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Impact of Starter Microdiets for Raising Saugeye (Hybrid Walleye) Fry for Great Lakes Aquaculture

 Funded by- Wisconsin Sea Grant

 

UWSP NADF intensive reared saugeye fry.jpgBackground: The Midwest consumes over 1 billion pounds of seafood products per year but less than 4% comes from aquaculture operations in the region. Walleye are one of the most valued food fish in Wisconsin but most are imported from Canada and caught from wild sources.  Studies conducted over the last decade have shown that, compared to purebred walleye, the walleye hybrid (saugeye) grows significantly faster, is more tolerant of typical aquaculture conditions, and has virtually identical processing and organoleptic properties making them ideal for commercial food fish aquaculture in water reuse systems. UWSP NADF has experienced substantial success over the past seven years raising saugeye.  By using hybridization, enhanced husbandry, and indoor closed-loop production we have been able to assemble systematic culture protocol that has advanced walleye food fish production to the point that a Wisconsin commercial walleye industry is emerging.  There remains a limited number of bottlenecks for commercial saugeye industry production in Wisconsin, with one of the most important being fry (larval) growth and survival.

 

 Importance: Enhanced production of high quality fry and fingerlings reared intensively on commercial feed is a key target for successful expansion of the Wisconsin aquaculture industry.  Despite saugeye fry being produced - survival rates are often highly variable and growth potential has not been fully realized.  Also, quality problems such as skeletal and developmental deformities are often present.  At least part of these issues may derive from sub-optimal nutrition.  A critical phase in fry production is the early stage of exogenous feeding, where fry digestive capabilities are limited and, traditionally, only live feeds have been used. However, live feeds are expensive and difficult to manage.  Therefore, few culturists are willing to apply them to commercial saugeye larviculture. For successful commercial intensive production of saugeye as a food fish, the future lies in commercially produced, dry, starter microdiets.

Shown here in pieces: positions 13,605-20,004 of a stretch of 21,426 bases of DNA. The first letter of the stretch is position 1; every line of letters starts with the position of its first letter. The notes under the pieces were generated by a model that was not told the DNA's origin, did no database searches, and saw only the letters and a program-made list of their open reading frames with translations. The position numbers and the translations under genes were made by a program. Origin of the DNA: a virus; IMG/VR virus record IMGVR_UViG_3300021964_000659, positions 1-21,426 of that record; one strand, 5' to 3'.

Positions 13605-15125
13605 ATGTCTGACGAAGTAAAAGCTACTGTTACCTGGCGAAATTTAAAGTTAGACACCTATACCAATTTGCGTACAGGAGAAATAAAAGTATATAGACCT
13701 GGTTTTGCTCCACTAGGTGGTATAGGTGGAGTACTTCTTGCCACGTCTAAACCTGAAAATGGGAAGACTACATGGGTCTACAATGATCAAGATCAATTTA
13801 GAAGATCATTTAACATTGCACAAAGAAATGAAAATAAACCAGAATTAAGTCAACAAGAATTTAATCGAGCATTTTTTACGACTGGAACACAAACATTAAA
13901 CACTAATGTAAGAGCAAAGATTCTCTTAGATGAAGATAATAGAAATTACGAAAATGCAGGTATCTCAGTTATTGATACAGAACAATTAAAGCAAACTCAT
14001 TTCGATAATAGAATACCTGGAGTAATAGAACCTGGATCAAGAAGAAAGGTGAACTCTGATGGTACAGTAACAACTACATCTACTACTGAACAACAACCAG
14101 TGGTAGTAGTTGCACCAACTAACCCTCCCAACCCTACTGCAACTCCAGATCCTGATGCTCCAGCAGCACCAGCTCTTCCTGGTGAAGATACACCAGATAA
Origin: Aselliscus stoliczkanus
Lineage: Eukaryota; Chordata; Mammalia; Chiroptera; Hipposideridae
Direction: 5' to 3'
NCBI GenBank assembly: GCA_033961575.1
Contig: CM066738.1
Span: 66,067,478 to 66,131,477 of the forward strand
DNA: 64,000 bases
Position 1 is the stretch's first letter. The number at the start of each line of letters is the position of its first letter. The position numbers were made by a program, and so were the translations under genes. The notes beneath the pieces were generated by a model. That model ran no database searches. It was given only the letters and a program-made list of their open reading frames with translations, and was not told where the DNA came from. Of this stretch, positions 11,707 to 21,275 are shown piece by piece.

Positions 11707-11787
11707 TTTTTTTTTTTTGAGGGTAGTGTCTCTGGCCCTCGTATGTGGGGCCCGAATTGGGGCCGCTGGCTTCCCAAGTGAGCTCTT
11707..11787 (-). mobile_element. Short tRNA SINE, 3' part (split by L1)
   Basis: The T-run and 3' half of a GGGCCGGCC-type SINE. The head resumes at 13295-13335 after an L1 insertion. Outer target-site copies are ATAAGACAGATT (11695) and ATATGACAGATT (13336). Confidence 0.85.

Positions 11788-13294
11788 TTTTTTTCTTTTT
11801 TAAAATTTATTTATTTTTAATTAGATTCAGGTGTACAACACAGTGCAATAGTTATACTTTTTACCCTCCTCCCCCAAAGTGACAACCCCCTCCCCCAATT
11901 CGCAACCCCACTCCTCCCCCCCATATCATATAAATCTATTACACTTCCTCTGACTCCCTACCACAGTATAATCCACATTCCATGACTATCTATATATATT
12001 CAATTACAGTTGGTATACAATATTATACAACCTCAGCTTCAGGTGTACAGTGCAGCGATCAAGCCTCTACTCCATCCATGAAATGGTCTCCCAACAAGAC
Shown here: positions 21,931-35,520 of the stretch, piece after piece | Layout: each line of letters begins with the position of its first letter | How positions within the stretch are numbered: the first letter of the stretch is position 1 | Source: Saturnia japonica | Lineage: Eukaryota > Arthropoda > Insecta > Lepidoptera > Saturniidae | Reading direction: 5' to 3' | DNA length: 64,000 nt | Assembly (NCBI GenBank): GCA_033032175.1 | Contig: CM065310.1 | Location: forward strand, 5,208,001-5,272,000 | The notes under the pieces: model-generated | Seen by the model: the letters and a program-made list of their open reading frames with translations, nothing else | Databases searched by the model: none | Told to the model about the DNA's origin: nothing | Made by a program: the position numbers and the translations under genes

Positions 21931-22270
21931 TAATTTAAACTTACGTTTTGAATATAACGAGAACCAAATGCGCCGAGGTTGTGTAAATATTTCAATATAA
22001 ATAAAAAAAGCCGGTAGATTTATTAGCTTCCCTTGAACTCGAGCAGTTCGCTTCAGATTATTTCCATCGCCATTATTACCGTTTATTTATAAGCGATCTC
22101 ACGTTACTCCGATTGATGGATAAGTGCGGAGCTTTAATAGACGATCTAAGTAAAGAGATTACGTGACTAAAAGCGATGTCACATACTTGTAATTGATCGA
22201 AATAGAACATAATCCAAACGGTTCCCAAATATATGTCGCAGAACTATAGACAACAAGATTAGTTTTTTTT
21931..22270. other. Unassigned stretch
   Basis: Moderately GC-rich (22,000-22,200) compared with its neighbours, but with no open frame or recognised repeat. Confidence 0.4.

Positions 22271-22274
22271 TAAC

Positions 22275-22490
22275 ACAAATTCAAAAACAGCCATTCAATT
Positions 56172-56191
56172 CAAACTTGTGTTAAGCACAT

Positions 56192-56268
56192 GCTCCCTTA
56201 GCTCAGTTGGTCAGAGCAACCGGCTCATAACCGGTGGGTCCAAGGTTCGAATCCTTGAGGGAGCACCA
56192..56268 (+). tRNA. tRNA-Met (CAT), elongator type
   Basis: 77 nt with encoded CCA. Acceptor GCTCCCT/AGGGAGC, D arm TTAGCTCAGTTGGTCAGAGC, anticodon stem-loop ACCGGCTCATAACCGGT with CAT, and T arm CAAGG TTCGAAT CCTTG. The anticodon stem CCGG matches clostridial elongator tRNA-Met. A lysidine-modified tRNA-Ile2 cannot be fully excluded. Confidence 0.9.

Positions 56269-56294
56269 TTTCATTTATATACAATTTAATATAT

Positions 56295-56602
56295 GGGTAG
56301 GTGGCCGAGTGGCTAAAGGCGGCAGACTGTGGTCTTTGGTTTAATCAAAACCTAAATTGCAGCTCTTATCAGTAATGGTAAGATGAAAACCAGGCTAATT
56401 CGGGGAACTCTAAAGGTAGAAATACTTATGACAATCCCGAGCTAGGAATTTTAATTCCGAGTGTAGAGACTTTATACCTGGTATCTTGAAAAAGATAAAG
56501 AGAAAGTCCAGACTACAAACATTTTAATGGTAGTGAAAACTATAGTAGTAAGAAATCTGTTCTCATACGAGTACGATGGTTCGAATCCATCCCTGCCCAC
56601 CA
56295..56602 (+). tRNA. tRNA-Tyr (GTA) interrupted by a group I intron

UWSP NADF Walleye larval room.jpg

Project Goal:  To investigate emerging species suitable for commercial food fish aquaculture in the Great Lakes region and to identify a species-specific diet that will be beneficial to commercial saugeye fry production that meets growth, survival, and developmental needs. Specific objectives are to: 1) Compare five commercially available starter microdiets for the production of saugeye fry in larviculture systems to achieve optimal growth, survival, and developmental milestones, and 2) Investigate the benefits of starter microdiets on saugeye fry raised at commercial densities with specific emphasis on growth, survival, and development, and 3) Production and economic reports will be created to compare the constraints and costs of using these newer microdiets in saugeye fry production while demonstrating and transferring information to the Great Lakes region's private aquaculture industry through various outreach activities.

 

Photos: Intensively reared and feed trained saugeye fry 15 days post hatch (at left) reared at UWSP NADF in larval rearing system (at right).

 

 

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